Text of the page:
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Barbara Ehrenreich

Poverty In America: Living on $7.28 Per Day

Joel John Roberts | Posted 09.13.2014 | Impact
Joel John Roberts

Seven dollars per day is not much. Forget buying a latte at Starbucks each morning. You would barely have enough money to eat afterwards. In fact, forget going out to eat. Period. The tip alone would eat up all of your daily allocation.

How Seattle's $15 Minimum Wage Victory Began in New York City's Zuccotti Park

Peter Dreier | Posted 08.05.2014 | Politics
Peter Dreier

On Monday, Seattle struck a blow against rising inequality when its City Council unanimously adopted a citywide minimum wage of $15 an hour, the highest in the nation. This dramatic change in public policy is partly the result of changes brought about by last November's Seattle municipal elections. But it is also the consequence of years of activism in Seattle and around the country.

A Brief Interview With Barbara Ehrenreich

The Huffington Post | Maddie Crum | Posted 04.08.2014 | Books

Brief Interviews is a series in which writers discuss language, literature, and a handful of Proustian personality questions. Barbara Ehrenreich is...

Think Negatively!

Barbara & Shannon Kelley | Posted 10.07.2012 | Women
Barbara & Shannon Kelley

How much positivity is too much? Where does healthy stop and delusional begin? And, maybe more to the point: Why does this kind of stuff feel like a relief?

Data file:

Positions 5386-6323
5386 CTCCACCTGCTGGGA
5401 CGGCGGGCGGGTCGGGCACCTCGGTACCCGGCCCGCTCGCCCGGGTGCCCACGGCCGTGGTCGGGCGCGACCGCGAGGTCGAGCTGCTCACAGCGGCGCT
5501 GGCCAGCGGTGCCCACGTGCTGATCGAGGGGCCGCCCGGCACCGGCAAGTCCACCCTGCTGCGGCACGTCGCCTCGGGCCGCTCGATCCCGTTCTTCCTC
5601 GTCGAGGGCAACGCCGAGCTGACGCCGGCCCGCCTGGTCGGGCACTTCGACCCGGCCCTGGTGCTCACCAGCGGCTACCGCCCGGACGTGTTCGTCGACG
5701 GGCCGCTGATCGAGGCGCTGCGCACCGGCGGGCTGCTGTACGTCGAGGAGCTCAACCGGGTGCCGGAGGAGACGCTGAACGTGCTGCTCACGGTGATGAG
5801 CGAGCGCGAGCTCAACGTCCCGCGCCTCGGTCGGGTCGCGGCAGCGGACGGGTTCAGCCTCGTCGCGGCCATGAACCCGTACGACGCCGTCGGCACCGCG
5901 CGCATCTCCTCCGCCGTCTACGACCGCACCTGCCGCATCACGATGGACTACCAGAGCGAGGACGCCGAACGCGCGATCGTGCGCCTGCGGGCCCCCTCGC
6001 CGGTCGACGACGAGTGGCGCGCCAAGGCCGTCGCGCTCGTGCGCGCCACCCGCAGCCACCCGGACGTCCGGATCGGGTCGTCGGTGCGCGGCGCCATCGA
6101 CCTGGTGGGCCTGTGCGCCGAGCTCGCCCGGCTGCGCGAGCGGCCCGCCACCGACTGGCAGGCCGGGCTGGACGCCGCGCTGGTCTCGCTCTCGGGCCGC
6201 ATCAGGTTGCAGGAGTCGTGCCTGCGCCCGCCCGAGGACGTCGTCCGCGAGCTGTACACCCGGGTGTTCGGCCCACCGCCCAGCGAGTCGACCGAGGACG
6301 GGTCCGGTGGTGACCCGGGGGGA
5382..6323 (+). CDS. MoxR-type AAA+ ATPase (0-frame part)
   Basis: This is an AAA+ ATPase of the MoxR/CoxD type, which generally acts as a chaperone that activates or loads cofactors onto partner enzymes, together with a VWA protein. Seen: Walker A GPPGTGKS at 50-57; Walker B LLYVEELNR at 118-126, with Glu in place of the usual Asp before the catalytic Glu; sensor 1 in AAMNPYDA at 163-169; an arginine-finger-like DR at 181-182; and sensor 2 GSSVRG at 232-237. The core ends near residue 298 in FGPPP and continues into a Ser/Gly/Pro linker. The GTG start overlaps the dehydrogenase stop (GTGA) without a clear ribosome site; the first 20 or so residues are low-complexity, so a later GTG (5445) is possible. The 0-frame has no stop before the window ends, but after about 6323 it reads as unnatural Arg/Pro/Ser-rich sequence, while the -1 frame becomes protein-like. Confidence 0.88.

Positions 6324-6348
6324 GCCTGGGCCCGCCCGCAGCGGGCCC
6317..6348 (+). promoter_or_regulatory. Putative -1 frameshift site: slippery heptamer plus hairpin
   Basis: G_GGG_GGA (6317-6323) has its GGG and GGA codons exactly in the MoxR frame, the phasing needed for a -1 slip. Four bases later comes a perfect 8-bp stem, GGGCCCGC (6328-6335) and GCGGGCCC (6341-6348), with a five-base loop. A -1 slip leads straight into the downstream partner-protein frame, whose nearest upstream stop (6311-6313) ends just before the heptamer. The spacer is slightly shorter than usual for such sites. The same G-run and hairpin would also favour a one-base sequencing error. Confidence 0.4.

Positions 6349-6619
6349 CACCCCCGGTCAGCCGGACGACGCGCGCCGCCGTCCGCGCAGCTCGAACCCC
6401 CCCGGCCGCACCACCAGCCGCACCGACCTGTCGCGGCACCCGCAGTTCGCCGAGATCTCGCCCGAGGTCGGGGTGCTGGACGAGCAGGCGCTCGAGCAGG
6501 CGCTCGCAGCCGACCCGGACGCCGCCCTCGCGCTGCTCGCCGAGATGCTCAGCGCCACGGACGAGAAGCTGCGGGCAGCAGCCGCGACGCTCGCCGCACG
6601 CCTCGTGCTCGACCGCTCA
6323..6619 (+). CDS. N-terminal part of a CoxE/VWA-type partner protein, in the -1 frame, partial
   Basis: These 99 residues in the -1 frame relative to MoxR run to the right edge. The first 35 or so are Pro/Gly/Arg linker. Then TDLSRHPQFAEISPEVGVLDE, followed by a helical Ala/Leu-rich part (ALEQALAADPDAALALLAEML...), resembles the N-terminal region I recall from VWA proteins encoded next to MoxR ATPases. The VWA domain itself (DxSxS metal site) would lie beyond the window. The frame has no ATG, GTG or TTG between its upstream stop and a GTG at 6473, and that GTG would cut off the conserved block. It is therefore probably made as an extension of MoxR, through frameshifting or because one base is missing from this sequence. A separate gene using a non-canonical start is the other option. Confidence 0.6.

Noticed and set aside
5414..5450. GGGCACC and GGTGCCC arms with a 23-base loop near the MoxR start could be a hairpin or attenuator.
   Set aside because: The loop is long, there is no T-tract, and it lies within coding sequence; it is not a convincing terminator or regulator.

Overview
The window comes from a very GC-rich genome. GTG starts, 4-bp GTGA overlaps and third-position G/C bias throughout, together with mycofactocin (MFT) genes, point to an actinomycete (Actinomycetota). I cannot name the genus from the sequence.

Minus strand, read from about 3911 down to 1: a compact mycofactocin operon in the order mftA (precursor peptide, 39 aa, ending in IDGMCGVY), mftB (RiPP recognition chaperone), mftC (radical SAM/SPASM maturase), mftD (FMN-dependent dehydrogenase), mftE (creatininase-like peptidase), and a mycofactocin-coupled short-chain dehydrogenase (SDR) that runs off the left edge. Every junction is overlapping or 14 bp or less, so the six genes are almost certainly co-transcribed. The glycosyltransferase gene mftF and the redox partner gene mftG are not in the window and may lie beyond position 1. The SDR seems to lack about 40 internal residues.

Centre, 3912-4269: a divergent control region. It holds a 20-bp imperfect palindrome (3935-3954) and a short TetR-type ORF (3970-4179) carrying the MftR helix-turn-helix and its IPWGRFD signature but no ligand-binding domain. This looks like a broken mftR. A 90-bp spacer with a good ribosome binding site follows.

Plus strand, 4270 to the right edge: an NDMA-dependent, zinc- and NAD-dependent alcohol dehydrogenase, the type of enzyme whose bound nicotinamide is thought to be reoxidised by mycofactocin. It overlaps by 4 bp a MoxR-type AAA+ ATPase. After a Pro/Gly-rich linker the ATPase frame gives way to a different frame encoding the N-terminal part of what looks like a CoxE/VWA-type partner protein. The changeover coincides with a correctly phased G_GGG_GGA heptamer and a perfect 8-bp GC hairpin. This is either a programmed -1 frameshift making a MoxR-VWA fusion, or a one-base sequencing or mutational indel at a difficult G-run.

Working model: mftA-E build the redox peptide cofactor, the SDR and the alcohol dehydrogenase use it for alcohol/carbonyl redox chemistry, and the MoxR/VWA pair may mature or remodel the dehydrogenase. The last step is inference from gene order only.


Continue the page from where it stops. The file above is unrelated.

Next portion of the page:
The Seen and Unseen Consequences of This Summer's Weather Assault

Pearl Korn | Posted 09.24.2012 | Politics
Pearl Korn

Each year in the United States, 3.5 million people are homeless, with 100,000 homeless vets. If you are homeless, you are also hungry, and you likely don't know where your next meal will come from. Is this really America?

The Surprising Non-Literary Jobs of Some Authors

Dave Astor | Posted 09.11.2012 | Books
Dave Astor

It's no shock when novelists work as journalists or professors before, during, or after their book-producing years. But some famous writers have held rather unusual non-literary jobs.

ReThink Review: Pink Ribbons, Inc.

Jonathan Kim | Posted 08.06.2012 | Women
Jonathan Kim

This film urges us to look hard at what charities like Komen are really saying about breast cancer, those who have it and the companies trying to "pinkwash" themselves, insulating themselves from criticism.

What Would It Take to Get Us to Care About Torture?

Carol Smaldino | Posted 06.08.2012 | Politics
Carol Smaldino

I am aiming the question first at mental health practitioners since the idea of helping people towards sanity and well-being has been supported by the...

Obesity Epidemic: Spurring a Revolution

Linda Novick O'Keefe | Posted 03.18.2012 | Healthy Living
Linda Novick O'Keefe

For our kids to combat the obesity plague, no single strategy is adequate. We need easy access to affordable good food, plus physical activity, plus kids who are not intimidated by kitchen utensils and raw vegetables.

Stand Up for Main Street!

Steve Skrovan | Posted 08.03.2011 | Entertainment
Steve Skrovan

I think they were under the mistaken impression that I was a Hollywood player. I've never been on a board before. I have no organizational experience. And everything I know about the law, I learned from the OJ trial.

Hello, The Marx Brothers Must Be Coming

Michael Sigman | Posted 06.20.2011 | Comedy
Michael Sigman

My passion for the absurd may derive from early childhood exposure to my mom's twisted song parodies. My fave was "I've Got the World on a String," in...

In Defense of the Silly: From Direct Action to the Pies of March

Benjamin Shepard | Posted 05.25.2011 | New York
Benjamin Shepard

Behind most successful movements lie examples of disruptive tactics. Countless movements have made use of direct action, sometimes serious, sometimes silly, to take down their opponents a notch.